An Afro-funk powerhouse, Cool Out Sun have their own formula for success

An Afro-funk powerhouse, Cool Out Sun have their own formula for success

Words by August Billy

We chat to N’fa Jones, the Melbourne supergroup’s lead vocalist.

Cool Out Sun will headline Prahran’s Chapel Off Chapel on Friday March 26. The gig is part of Chapel Summer Sessions, an event series running until the end of March.

It’s also Cool Out Sun’s first full band performance since before the pandemic. The cross-cultural supergroup comprising vocalist N’fa Jones, percussionist Nui Moon and drummer/producer Sensible J will be using it as an opportunity to premiere new music.

“We’re just finishing up a new single at the moment, putting on the final touches and sending it out to radio this week,” says Jones. “It’s relative to the times, what’s been going on. It discusses a few topics, but it’s more of a song about healing. The working title is ‘Heal Up’ or ‘Healer’.”

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It’ll be Cool Out Sun’s first new release since their self-titled debut album came out two and a half years ago. The ten-song release is a hip hop and Afro-soul tour de force, which features prominent guest contributions from vocalist/percussionist Lamine Sonko of the African Intelligence.

Cool Out Sun’s three core members bring a wealth of experience to the project. Jones is an established solo artist whose career dates back to the late-‘90s with pioneering Australian hip hop crew 1200 Techniques; Moon is one half of the Afro-house combo Digital Afrika and performs with the Public Opinion Afro Orchestra; and J has collaborated closely with REMI and Sampa The Great.

They’re not only exceedingly busy professionals, but they’ve all been geographically separated over the last 12 months, creating some roadblocks to a Cool Out Sun follow-up.

“Nui Moon’s been up in northern New South Wales for a lot of lockdown. Sensible J’s been busy in his house raising a young baby and Lamine’s busy with projects,” says Jones. “So getting everybody to send bits of ideas and songs together and curate that way has been unusual, but interesting.”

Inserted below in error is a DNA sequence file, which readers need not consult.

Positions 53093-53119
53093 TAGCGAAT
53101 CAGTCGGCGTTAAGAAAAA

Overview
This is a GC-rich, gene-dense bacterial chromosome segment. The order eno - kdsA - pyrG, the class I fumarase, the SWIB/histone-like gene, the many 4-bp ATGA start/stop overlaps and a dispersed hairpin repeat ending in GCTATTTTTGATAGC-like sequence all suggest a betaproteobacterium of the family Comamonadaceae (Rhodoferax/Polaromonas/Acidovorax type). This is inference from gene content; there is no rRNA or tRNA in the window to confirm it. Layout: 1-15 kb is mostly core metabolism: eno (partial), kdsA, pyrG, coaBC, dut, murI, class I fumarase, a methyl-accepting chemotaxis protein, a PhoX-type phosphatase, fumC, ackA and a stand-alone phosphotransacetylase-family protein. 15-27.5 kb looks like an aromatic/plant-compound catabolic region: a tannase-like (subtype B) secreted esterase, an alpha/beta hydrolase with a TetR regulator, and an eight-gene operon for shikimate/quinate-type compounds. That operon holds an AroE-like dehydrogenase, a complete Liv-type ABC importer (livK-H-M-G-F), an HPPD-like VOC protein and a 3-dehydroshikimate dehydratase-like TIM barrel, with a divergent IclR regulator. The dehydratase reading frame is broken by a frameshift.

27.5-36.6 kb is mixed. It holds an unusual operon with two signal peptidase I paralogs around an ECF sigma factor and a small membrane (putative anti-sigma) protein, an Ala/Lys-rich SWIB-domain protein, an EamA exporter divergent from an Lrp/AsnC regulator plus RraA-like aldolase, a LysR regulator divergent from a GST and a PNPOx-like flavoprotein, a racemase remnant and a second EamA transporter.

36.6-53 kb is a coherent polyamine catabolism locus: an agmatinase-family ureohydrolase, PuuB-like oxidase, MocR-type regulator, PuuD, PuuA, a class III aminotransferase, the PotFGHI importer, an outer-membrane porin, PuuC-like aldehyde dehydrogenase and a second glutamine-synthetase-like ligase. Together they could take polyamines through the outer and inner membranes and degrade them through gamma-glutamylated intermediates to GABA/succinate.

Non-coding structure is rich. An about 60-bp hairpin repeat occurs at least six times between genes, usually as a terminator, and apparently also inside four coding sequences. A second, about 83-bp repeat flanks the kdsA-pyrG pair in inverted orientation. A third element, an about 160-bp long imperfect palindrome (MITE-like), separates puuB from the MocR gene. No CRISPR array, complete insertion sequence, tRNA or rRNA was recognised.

While Sonko is unlikely to make an appearance at the Chapel Off Chapel gig, percussionist Kwame Tosuma, bass player Anthony Liddell and keyboardist Simon Lewis will be on deck to help deliver the complete, groove-heavy Cool Out Sun experience.

“Music’s very much nourishment for me and we’re trying to reflect that in the music we make and the music we perform live,” says Jones. “I want people to leave feeling nourished and good and glad.”

Jones has led a long, illustrious career that’s seen him collaborate with a veritable leaderboard of local and international hip hop talent, including Resin Dogs, Ty, Roots Manuva and Ghostface Killah. When Cool Out Sun came out, he described it as his best work to date. The feeling prevails more than two years down the track.

“It created a yardstick for how to move forward and to continue trying to write music that matters and is written from a genuine space versus trying to just satisfy what I’m hoping will get airplay,” he says. “It’s not following the formulas and whatever’s supposed to be expected. It’s hard to break ground if you’re following.”

Jones is no stranger to mainstream success. As the leader of 1200 Techniques, he became the face of Australia’s burgeoning hip hop movement in the early-‘00s. But the group’s commercial breakthrough with their 2002 single ‘Karma’ did have some unanticipated side effects.

“The success we had was from music made for nourishment and it worked,” says Jones, “and then when you turned around and tried to do more and suddenly it’s not being supported or played, it can be very conflicting as a young person, because you don’t understand that this is the way the industry works; it’s sort of about what’s new and what’s happening.

“Once you understand that, it doesn’t hurt so much. But when you’re younger and no one’s explained that – especially when you’re at the beginning of an entire movement of a genre in the country – it can be very confusing.”


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Cool Out Sun represents a refinement of Jones’ outlook, and from this perspective, the possibilities for the future are boundless.

“I think you really need to know what exactly you’re trying to do and why and what way you’re moving forward. If you have a clear vision and direction, it’s much easier to move forward and live with the outcomes whether they work or don’t.”

Cool Out Sun have performed on stages both large and small over the last few years, from major festivals to small community events. And while they haven’t yet had any chart toppers or Hottest 100 hits, the rewards have been ample.

“I had always dreamt of playing WOMAD and we got invited to play WOMAD because of the record,” Jones says. “Watching audiences who hadn’t heard us have a really great time and get down and just have that look of shock and joy at the same time and seeing young people who are quite forward thinking really connecting with it, that was really meaningful.

“From that to Port Fairy to playing small events like the MPavilion and people singing along to songs they’ve haven’t heard, that’s really rewarding.”

Cool Out Sun hit Chapel Summer Sessions on Friday March 26. Grab tix here.